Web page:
A basic but troublesome aspect of cybersecurity is determining how to defend against today’s barrage of threats. As attack surfaces grow, perimeters disappear, and cybercriminals become savvier, it’s increasingly difficult to determine how and where to focus security attention—and dollars.
“Measuring ROI in the cybersecurity arena is difficult because the main goal is to avoid a breach. Beyond this metric, it’s extremely difficult to measure success,” stated Paul Calatayud, chief security officer, Americas, for Palo Alto Networks. Added Kevin Richards, managing director and North America lead for Cybersecurity at Accenture: “Cybersecurity investments must focus on aligning strategies and protections with real-world risks.”
How can executives transform cybersecurity spending into maximum return on investment? How can they ensure that the chosen solutions provide the best possible protection? While there are no simple answers, it’s clear that the right framework can greatly reduce risk while ensuring that dollars are put to maximum use.
The goal for any organization is to achieve the best possible protection at the best possible cost. “More money and more investments don’t necessarily translate into better protection,” observed Drew Morefield, head of the North American Cybersecurity Practice at consulting firm Capgemini. Yet, at the same time, he said, many organizations under-invest in cybersecurity. “They lack the tools to combat threats on a consistent basis.”
Here are five steps your organization can take to increase the odds for success:
1. Assess your data. Not all data is equal. Applying a blunt-force approach always results in overspending—with no guarantee that critical data is any better protected. A starting point for navigating cybersecurity investments is to understand the value of data and the risk tolerance of the enterprise. This helps determine the type of controls an organization requires, including things such as role-based authorizations, authentication methods, and encryption.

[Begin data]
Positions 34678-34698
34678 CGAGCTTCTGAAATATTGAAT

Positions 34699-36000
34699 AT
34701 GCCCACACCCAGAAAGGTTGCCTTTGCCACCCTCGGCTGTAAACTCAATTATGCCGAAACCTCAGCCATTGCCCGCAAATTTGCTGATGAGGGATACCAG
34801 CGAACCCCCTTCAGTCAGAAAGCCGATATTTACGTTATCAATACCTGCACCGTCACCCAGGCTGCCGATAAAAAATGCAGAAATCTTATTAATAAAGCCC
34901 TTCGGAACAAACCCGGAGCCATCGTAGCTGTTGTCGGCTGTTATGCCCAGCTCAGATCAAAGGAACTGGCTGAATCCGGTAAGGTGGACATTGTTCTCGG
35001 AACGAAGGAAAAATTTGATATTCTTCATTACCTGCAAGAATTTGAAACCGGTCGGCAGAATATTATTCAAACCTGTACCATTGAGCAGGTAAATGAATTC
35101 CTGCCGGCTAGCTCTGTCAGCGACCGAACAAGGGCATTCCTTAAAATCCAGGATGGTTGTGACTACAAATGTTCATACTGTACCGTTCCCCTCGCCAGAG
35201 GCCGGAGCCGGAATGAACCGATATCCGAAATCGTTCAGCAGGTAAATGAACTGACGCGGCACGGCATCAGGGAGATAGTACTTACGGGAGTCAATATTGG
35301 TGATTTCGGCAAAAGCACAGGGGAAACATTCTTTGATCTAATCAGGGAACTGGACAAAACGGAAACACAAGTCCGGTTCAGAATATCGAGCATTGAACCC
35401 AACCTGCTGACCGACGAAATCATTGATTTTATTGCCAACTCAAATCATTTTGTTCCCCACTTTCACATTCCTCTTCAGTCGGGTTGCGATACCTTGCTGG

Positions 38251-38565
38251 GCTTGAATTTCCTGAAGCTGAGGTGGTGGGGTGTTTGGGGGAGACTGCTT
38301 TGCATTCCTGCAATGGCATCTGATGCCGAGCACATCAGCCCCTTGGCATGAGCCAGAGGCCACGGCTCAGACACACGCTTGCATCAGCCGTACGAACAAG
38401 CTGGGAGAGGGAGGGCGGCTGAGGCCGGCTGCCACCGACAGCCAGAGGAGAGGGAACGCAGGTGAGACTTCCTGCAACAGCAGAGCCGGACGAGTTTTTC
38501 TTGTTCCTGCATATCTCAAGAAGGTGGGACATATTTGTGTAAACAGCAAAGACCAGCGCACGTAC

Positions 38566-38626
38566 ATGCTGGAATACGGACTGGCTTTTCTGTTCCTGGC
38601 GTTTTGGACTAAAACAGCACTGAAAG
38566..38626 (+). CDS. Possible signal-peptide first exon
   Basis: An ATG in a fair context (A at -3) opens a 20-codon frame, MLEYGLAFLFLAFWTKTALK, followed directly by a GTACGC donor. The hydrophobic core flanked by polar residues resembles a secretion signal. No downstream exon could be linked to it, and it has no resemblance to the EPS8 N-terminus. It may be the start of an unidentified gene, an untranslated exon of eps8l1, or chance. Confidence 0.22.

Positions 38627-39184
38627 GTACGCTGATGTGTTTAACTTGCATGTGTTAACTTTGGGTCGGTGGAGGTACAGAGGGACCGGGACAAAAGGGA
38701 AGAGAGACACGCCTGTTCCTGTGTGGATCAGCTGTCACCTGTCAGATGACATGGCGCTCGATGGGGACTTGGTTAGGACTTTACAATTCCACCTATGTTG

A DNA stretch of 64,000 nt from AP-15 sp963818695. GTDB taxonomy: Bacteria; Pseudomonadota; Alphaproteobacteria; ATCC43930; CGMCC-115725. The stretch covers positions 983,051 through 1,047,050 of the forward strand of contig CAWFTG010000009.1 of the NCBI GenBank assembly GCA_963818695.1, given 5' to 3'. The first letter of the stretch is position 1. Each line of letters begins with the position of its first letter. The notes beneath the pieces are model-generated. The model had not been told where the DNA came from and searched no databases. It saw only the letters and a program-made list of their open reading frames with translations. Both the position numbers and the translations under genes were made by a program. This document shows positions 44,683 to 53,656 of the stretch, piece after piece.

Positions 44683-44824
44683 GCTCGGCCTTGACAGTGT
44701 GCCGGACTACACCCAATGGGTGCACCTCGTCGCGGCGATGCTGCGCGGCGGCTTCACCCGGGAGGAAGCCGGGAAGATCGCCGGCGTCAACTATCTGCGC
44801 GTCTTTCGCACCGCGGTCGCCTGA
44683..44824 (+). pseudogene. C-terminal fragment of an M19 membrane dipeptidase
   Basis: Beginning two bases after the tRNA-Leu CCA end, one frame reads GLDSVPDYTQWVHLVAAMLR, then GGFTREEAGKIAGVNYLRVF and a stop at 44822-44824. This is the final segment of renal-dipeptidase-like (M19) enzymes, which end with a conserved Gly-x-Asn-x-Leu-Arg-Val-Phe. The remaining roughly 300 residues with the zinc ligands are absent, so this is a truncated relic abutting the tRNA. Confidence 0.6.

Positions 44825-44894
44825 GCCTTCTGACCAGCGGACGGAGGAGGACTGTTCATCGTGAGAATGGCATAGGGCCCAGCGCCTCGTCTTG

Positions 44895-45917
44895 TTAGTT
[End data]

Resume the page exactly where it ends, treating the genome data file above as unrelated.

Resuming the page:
“Increasing both the relevancy and the effectiveness of cyber-specific investments has everything to do with data discovery and data classification,” stated Morefield. “Taking a reverse-engineered approach from the data outward to the network, systems, and specific controls and solutions is an efficient way to approach the challenge.” In a best-case scenario, he added, the resulting information can lead to dramatic improvements in compliance and data-governance strategies—and bring about gains in the software-development lifecycle.
2. Analyze your security environment. Many organizations remain mired in a legacy approach to cybersecurity. Simply put, they focus on tools such as firewalls, malware protection, and data-loss prevention (DLP). However, according to Accenture and Ponemon Institute’s 2017 Cost of Cyber Crime Study, a huge mismatch exists. For example, the study found that the biggest security investments for organization revolved around perimeter controls, such as next-generation firewalls. However, in terms of what actually was most effective for stopping cybercrime, that approach ranked number five.
“It represented the biggest expenditure but landed in the middle of the pack in terms of results,” Richards explained. The biggest ROI was related to security-intelligence systems, automation and orchestration, and machine learning. Cyber-analytics and behavioral analytics also ranked high. The takeaway, Richards said, is that leaders must rethink priorities and better understand what delivers protection and ROI. “Some of the things people think are important really aren’t. The cybersecurity environment has changed.”